Netflix Launching Own Content Delivery Network5 Jun, 2012 By: Erik Gruenwedel
Netflix will develop a proprietary content delivery network in an effort to reduce reliance (and streaming issues) upon third-party CDN providers.
In a June 4 blog post, Netflix said it would continue to deliver its data (i.e. streaming) through CDN providers Akamai Technologies, Limelight Networks and others “for the next few years” while it develops an in-house “open connect” network (openconnect.netflix.com). About 5% of Netflix data already is served by Open Connect.
“The world’s other major Internet video provider, YouTube, has long had its own content delivery network,” wrote Ken Florance, VP of content delivery at Netflix. “Given our size and growth, it now makes economic sense for Netflix to have one as well.”
Florance said that through the new CDN, Netflix would be sharing its hardware design, including the more cost-efficient designs, which he said are suitable for any high-volume provider of large media files.
“We welcome commentary and improvements, which will be shared with the community with the goal of a faster, less expensive Internet for all,” he wrote.
Limelight generates about 11% of its revenue from Netflix, according to Wall Street reports, while Akamai has been with Netflix since the by-mail disc rental pioneer began operations.
Separately, Netflix shareholders approved an independent shareholder’s proposal calling for the elimination of classified board of directors — putting an end to the company’s directors having staggered terms.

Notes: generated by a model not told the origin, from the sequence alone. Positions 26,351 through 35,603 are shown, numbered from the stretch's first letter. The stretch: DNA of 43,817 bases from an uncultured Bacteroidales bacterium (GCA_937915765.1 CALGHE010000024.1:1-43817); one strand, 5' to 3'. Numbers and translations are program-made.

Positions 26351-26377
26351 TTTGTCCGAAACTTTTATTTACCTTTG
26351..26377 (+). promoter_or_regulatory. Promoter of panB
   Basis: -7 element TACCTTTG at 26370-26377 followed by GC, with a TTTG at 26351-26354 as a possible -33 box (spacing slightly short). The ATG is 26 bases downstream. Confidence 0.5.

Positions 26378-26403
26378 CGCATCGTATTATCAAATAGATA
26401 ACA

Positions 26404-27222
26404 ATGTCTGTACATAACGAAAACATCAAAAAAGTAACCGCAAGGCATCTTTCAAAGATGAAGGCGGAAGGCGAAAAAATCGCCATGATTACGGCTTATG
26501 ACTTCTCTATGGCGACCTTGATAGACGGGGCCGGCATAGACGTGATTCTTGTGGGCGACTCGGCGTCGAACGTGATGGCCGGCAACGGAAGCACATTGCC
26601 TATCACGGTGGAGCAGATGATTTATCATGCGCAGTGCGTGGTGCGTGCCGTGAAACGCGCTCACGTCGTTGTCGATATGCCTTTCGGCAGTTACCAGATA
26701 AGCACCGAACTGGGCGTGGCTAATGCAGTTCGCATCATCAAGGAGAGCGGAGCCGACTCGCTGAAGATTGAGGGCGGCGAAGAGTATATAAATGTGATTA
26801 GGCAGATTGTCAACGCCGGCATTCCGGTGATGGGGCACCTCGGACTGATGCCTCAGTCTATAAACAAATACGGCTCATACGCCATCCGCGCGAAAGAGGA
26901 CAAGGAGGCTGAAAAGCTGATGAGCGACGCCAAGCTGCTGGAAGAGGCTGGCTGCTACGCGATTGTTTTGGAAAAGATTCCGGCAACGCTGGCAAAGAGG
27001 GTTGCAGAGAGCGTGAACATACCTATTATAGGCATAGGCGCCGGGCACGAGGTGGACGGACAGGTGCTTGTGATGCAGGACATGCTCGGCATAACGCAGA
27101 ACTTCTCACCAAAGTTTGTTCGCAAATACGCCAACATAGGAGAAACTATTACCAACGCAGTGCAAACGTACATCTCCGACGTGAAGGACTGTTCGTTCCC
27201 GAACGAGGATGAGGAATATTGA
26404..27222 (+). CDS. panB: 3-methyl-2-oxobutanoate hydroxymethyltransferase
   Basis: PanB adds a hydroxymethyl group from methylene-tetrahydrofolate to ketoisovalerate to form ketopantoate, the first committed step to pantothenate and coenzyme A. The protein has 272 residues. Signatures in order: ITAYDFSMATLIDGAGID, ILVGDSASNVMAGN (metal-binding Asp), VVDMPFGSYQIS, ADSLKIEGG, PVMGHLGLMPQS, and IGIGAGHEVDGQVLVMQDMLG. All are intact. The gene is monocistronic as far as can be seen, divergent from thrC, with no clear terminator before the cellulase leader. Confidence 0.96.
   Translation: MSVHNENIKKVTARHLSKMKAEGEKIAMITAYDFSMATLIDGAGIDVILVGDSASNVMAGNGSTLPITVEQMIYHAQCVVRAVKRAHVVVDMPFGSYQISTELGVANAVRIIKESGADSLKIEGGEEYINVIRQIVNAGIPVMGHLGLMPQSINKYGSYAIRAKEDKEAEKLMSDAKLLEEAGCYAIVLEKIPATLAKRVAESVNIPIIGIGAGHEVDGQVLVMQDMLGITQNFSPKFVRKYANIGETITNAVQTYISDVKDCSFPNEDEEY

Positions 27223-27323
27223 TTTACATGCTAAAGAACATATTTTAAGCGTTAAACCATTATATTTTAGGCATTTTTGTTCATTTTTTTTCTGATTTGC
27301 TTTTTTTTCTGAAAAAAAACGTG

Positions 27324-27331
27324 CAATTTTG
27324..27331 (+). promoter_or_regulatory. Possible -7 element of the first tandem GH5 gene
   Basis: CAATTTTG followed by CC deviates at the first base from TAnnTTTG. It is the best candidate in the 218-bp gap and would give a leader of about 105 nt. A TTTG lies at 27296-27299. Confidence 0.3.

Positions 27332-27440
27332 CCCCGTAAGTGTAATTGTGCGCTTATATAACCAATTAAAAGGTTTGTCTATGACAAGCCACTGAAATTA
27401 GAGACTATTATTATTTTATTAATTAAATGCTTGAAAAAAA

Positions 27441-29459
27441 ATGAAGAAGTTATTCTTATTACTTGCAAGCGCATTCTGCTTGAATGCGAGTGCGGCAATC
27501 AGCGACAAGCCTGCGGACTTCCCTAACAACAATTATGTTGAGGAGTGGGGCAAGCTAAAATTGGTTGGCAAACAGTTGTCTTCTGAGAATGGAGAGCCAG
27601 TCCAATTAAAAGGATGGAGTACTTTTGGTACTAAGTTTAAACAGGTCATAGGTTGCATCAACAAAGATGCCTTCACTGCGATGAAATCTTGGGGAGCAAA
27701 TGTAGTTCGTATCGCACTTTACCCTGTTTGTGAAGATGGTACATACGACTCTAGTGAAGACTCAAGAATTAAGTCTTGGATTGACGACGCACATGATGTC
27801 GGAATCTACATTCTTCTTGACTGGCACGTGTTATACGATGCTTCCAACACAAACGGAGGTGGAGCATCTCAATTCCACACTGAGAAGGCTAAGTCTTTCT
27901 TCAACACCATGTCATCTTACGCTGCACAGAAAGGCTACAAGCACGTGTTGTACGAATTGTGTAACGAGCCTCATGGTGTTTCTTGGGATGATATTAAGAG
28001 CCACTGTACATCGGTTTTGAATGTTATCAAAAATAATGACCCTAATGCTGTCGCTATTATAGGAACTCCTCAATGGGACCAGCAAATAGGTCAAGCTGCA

The vote, which took place at Netflix’s annual shareholder meeting in Los Gatos, Calif., was 26.8 million votes in favor of the proposal and 8.9 million against. Classified boards typically have board members voted in at different times, a policy, critics say, allows for the board and senior management to become too compliant.
From now on, Netflix’s board will be voted in or out at the same time.
Following last summer’s public relations snafus regarding a price increase and aborted spin-off of its disc rental service — actions that saw Netflix shares nosedive — shareholders have attempted to exert greater say on management.
Another proposal calling for special shareholder meetings passed with 19.1 million votes in favor versus 16.6 million votes against.
Other measures voted in included ratifying the appointment of Ernst & Young LLP as Netflix’s independent registered public accounting firm, the election of Richard Barton to the board until 2015 and approval of Netflix’s executive officer compensation plans.